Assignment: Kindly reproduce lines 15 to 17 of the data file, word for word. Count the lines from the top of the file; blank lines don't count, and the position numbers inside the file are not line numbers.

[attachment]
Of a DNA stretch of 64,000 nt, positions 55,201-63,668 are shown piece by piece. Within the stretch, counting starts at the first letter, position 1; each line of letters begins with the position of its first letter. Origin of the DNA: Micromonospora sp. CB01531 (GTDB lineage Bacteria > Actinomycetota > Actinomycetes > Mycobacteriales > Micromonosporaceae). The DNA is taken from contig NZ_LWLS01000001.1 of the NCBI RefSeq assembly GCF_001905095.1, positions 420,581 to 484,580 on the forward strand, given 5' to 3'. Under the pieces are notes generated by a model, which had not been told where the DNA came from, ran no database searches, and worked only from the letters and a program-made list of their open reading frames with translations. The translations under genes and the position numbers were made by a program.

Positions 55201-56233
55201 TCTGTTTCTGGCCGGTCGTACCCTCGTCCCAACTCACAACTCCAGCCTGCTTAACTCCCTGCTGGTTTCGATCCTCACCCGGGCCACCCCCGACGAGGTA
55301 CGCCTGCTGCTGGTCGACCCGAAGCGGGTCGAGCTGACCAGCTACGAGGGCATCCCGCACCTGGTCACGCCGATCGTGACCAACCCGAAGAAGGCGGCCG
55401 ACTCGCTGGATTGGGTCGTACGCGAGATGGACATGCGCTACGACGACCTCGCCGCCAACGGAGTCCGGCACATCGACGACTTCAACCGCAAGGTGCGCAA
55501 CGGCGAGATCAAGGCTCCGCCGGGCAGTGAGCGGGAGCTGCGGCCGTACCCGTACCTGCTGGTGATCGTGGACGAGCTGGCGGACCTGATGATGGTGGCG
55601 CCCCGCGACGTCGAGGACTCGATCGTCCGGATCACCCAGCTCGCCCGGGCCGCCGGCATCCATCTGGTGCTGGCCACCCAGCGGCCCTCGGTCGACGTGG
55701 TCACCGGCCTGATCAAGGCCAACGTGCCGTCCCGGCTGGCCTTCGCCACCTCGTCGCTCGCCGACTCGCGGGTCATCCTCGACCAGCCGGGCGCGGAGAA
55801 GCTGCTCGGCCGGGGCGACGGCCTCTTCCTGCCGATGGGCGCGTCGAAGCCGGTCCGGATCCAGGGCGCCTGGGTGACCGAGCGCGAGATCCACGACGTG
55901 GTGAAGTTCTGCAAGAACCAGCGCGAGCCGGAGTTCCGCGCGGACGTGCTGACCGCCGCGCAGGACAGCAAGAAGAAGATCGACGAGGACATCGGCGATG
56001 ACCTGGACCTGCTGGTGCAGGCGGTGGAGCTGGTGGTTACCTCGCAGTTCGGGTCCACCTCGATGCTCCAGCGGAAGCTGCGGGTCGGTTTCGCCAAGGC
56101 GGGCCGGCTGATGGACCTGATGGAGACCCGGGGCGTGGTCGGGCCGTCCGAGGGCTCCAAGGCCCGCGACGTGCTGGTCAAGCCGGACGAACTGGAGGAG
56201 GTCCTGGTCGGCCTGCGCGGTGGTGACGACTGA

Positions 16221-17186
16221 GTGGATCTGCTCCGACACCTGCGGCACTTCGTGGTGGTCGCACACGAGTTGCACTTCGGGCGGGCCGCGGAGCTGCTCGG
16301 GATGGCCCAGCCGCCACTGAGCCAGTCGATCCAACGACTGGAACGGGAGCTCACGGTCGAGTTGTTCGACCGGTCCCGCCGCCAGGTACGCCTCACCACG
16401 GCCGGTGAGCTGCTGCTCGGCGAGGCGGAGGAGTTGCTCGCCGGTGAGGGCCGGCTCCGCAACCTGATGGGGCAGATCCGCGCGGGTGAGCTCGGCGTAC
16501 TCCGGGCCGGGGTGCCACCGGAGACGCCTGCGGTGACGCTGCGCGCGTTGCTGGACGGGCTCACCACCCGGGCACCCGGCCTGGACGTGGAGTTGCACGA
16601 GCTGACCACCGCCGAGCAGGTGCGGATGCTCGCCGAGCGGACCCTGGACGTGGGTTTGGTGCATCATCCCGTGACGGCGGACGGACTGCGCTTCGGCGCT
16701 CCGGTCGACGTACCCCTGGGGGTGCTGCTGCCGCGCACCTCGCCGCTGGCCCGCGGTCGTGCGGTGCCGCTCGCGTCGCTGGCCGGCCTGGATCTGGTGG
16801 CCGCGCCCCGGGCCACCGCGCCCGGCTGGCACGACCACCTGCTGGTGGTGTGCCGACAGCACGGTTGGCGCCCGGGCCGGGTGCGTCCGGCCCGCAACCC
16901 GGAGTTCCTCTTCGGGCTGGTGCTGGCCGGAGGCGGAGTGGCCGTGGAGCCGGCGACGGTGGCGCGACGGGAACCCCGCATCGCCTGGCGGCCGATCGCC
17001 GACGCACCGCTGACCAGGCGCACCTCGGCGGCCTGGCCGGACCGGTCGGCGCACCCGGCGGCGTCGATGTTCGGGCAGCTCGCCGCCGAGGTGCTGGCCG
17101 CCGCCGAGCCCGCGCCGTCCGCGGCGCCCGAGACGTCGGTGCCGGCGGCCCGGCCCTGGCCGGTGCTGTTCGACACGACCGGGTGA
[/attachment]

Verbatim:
16221 GTGGATCTGCTCCGACACCTGCGGCACTTCGTGGTGGTCGCACACGAGTTGCACTTCGGGCGGGCCGCGGAGCTGCTCGG
16301 GATGGCCCAGCCGCCACTGAGCCAGTCGATCCAACGACTGGAACGGGAGCTCACGGTCGAGTTGTTCGACCGGTCCCGCCGCCAGGTACGCCTCACCACG
16401 GCCGGTGAGCTGCTGCTCGGCGAGGCGGAGGAGTTGCTCGCCGGTGAGGGCCGGCTCCGCAACCTGATGGGGCAGATCCGCGCGGGTGAGCTCGGCGTAC